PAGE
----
Real Madrid responded to a tough week by winning at Huesca this Saturday. After losing to Levante last weekend, after several midweek injuries and after going down 1-0, they fought back to win 2-1. Here comes a look at some of the questions that were answered and others that still need a response.
1. Would Nacho play and how would he do?
With Sergio Ramos still out injured and with Éder Militão suspended, it was logical to think that Nacho would simply slot in alongside Raphaël Varane for this game. That is what happened, but I had some doubts before the game. Just because Nacho is now testing negative for COVID-19 doesn’t mean that he is 100 percent ready to go. The effects of coronavirus can take some time for players to get over and especially in the case of someone who has diabetes, like Nacho does. I genuinely believed we might see Víctor Chust as I didn’t think Nacho would be 100 percent. From what we saw of Nacho in this game, he wasn’t at his sharpest, but he did well enough to support Varane. He deserves tremendous credit for answering the bell just four days after his first negative COVID-19 test.
2. How would Real Madrid break down Huesca’s back three?
Huesca came into this game in good form, as they’ve improved a lot under their new coach Pacheta. The main reason is the back three system that he has built, with Dimitris Siovas leading that back line and looking very comfortable in a scheme that he also played at Leganés last year. With Real Madrid only ever fielding one centre-forward in their starting line-up, you had to wonder how they would manage to break this defence down. There were some great individual moments from Marco Asensio and Vinícius as they tried to break through on their own, and they each came close, but the way Real Madrid eventually got their goals was through set pieces.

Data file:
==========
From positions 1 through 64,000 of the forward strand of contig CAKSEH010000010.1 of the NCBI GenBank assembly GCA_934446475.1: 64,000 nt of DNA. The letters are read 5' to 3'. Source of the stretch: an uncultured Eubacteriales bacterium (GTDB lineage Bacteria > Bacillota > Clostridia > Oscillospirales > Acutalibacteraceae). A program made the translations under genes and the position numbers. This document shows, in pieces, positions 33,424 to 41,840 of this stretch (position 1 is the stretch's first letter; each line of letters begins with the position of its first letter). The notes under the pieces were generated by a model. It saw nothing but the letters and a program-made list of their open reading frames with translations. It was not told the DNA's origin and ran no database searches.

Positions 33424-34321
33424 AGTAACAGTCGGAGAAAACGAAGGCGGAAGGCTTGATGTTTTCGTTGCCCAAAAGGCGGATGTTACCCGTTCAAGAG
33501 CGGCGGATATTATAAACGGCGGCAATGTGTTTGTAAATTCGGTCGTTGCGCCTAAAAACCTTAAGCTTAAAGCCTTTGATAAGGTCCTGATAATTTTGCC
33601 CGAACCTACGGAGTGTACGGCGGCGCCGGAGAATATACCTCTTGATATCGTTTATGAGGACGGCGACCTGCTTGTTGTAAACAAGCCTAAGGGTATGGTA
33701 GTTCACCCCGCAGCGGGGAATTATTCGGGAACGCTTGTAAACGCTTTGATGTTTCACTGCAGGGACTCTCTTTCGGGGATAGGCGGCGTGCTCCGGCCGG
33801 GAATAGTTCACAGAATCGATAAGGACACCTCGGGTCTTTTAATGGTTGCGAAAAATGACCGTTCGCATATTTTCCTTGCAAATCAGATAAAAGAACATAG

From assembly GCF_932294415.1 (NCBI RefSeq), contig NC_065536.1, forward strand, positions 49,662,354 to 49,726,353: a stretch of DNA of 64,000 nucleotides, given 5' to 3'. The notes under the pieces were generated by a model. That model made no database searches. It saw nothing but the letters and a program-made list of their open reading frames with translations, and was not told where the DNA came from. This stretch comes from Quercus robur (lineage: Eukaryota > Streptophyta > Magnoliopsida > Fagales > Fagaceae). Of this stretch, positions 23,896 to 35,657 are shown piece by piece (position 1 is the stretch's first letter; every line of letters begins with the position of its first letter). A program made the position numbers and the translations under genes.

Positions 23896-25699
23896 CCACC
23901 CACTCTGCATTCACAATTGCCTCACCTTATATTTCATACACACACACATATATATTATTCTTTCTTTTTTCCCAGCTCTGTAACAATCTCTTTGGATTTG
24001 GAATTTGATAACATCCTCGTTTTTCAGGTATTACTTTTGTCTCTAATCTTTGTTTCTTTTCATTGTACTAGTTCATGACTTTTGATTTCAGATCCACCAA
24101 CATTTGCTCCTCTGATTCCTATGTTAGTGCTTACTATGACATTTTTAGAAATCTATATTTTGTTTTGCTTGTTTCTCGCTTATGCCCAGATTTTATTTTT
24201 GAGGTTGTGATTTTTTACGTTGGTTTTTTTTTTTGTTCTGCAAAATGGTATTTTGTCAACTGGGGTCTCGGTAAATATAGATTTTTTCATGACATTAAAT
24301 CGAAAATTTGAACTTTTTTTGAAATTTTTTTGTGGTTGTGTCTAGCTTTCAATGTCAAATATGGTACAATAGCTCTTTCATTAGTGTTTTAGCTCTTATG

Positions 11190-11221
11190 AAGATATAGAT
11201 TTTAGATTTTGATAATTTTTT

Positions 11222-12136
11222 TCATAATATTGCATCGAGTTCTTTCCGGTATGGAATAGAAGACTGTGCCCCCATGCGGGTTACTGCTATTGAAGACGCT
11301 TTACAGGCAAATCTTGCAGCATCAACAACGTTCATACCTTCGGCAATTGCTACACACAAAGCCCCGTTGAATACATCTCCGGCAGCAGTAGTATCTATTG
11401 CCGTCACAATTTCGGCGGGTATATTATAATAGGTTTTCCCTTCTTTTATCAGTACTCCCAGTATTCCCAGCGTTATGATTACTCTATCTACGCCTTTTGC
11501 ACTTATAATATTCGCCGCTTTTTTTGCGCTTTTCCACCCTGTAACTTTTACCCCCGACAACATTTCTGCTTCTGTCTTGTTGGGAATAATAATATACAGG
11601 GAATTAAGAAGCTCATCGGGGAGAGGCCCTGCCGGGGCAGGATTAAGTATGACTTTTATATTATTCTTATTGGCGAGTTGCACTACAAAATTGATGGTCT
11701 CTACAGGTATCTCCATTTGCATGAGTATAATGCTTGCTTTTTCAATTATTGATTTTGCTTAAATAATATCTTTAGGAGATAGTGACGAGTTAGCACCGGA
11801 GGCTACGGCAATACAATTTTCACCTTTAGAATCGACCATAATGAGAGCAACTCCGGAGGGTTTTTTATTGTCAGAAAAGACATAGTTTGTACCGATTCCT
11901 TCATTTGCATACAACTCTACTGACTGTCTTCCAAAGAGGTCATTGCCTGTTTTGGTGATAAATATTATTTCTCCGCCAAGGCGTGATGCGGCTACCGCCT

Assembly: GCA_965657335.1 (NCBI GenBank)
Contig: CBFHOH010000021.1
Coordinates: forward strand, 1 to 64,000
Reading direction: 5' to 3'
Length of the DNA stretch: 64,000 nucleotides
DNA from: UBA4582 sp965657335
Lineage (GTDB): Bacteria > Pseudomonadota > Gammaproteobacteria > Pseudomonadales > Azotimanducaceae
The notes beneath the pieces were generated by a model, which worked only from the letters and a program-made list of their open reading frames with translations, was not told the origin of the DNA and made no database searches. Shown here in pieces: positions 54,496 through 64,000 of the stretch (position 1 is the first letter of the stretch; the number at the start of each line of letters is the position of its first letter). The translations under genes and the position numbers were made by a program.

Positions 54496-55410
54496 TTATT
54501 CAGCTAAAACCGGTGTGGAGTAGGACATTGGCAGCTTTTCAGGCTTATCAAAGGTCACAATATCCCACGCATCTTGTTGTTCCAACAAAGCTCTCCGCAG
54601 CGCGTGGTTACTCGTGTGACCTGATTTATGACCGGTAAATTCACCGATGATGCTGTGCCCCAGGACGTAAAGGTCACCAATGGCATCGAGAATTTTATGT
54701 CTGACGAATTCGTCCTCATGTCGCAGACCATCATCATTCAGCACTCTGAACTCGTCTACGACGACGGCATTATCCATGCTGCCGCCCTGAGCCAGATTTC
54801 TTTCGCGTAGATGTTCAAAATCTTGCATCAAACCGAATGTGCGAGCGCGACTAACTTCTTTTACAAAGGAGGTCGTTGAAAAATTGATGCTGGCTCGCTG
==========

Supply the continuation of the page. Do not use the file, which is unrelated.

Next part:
3. What would Zidane’s post-match press conference be like?
After Zinedine Zidane’s feisty Friday press conference, one question coming into this match was what his post-match media duties would look like. Well, he certainly wasn’t as angry in this press conference as in the pre-match one, but he wasn’t happy either. Most of the focus was on Sergio Ramos’ injury as this was the first opportunity the media had to ask the coach about this. But, one journalist asked Zidane why he had been so angry the day before and the coach basically ignored that question, instead giving a generic answer about being happy with the win.
1. Is Benzema Real Madrid’s freekick taker now?
It wasn’t his goal, but the freekick that Karim Benzema struck off the crossbar produced Real Madrid’s equaliser in this game. We’ll remember Varane bundling the ball over the line, but the strike from Benzema was quite special too as it almost sneaked in. Surely he has to be Real Madrid’s freekick taker now? At least until Ramos is back, but even afterwards he could be the one to take freekicks for the team. Benzema hasn’t taken many at all for Real Madrid, but that doesn’t mean he’s incapable. Just look at what he did with this one or at what Luis Suárez did with the freekick he took for Atlético Madrid last week against Cádiz. These two strikers never got the chance all these years they played with Cristiano Ronaldo and Lionel Messi. Now, it’s their time to shine.
2. Who’s left for Tuesday night?
There’s not much rest for Real Madrid as their next match will be on Tuesday night against Getafe, one of their postponed LaLiga fixtures. For that game they’ll have most of the same absences as they did for this game, although Militão will be back from suspension and Dani Carvajal and Lucas Vázquez could return too. But, now Toni Kroos is suspended and Álvaro Odriozola went off with an injury too. The Kroos absence is particularly problematic given the injuries to Fede Valverde and Isco and the fact that Martin Ødegaard was allowed to go to Arsenal. There could be a big midfield hole to fill this midweek.
3. Why did Ramos play in that Super Cup semi-final?
One of the absences, of course, is that of Sergio Ramos. He has gone for surgery and is set to miss around 80 days total, which will make this the longest injury of his Real Madrid career – even longer than the Achilles issue he suffered through the summer of 2009. He hasn’t played since the Super Cup semi-final against Athletic Club on January 14th, but you have to ask why he even played in that game. The defender felt discomfort in the warm-up of that game, but played the whole 90 minutes anyway. Did that aggravate the issue? Could it have been prevented? Why was that risk taken when Zidane is usually so cautious about these things? It’s a mystery to me.